Updated on December 17, 2011
Builders, developers join debate on affordable housing
Mayor Gregor Robertson’s push to tackle the problem of housing affordability, a key plank in his victorious re-election campaign, is stirring strong reactions in the construction and development industries, which naturally believe the city itself is mostly to blame for the problem.
Two commentators pursue this argument in today’s real estate section of the Vancouver Sun, where columnist Bob Ransford points to “hidden taxes” in the form of community amenity charges as a key cost driver. But when the public creates value in the form of a rezoning, shouldn’t the public get most of the benefit?
Ransford is feeling the pain of developers who pay top dollar during land assembly only to find that the amenity charges levied by the city push their final selling price too high. Should the public guarantee profits by reducing its take? Would that help reduce prices?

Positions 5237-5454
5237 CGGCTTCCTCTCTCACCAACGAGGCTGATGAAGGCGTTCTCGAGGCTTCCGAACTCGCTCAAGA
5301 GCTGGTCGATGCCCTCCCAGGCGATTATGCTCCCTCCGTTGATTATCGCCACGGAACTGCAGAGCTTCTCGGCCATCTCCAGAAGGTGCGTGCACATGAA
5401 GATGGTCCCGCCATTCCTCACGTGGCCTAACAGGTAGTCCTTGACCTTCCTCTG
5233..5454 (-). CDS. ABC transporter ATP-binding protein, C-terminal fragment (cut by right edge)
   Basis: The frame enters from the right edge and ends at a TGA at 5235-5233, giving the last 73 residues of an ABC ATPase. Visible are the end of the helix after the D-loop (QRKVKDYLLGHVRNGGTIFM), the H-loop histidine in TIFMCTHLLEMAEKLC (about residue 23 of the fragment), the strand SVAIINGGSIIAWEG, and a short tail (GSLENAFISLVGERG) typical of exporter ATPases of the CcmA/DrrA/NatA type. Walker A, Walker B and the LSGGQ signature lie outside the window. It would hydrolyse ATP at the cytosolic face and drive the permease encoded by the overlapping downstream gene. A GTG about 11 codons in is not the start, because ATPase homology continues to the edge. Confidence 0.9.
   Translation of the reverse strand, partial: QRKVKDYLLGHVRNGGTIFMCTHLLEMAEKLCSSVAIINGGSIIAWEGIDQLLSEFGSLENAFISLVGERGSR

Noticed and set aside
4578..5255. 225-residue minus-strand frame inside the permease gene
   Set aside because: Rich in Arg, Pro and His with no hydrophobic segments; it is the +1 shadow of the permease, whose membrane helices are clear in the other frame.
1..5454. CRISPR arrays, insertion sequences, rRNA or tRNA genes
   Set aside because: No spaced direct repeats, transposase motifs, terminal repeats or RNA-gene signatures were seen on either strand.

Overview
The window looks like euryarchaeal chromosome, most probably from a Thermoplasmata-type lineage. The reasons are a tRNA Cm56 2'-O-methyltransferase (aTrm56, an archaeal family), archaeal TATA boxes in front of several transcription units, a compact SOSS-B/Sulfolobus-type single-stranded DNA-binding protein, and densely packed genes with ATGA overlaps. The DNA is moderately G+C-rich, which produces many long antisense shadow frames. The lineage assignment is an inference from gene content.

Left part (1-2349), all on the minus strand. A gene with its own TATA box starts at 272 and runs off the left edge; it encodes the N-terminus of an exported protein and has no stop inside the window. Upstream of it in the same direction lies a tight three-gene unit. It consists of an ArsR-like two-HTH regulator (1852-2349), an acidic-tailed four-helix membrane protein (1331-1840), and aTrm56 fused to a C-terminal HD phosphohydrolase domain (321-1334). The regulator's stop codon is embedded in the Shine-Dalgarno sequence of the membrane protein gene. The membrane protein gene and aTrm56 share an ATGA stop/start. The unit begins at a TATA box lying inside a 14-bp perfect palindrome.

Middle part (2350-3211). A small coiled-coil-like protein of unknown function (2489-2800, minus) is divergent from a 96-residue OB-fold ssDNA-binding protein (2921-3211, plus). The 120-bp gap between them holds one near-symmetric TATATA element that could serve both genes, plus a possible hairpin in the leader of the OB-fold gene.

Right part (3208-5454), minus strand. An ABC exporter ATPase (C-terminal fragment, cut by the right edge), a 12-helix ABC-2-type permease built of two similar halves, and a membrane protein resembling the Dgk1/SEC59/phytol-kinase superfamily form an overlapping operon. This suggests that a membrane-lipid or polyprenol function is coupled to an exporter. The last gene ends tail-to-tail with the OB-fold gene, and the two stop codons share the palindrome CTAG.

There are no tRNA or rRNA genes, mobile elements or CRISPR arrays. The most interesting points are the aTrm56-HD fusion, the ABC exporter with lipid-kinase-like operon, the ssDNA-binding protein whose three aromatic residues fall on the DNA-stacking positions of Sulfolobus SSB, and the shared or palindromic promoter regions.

(Ransford’s column includes some incisive commentary along another line from UBC commerce professor Michael Goldberg, who has long argued Vancouver’s densities are far too low to support cheaper housing. This is an issue that I agree needs to be confronted. Current community expectations are so restrictive, if public hearings are any indication, that most future major housing development will be built outside Vancouver.)
Not to be outdone, Peter Simpson, CEO of the Greater Vancouver Home Builders’ Association, takes the space right above Ransford to finger red tape for high housing costs. Of course, approvals should be timely and fees should be limited to cost recovery. But surely we’re not talking about cutting quality and safety standards, are we?
Ransford and Simpson like one thing the mayor has done: his appointment of Olga Ilich to co-chair his task force on housing affordability. (For some reason, the Sun identifies her as “multimillionaire developer Olga Ilich,” presumably to signal her trustworthiness to Sun readers still stinging from Robertson’s victory.)
Ilich’s qualifications for the post, including her work on social housing, were outlined in more detail by the Courier‘s Allen Garr, but the folks over at The Mainlander aren’t fooled: Ilich is not only a multimillionaire, she’s a leader of the city’s “real estate oligopoly.”
Clearly, this task force project will not be dull.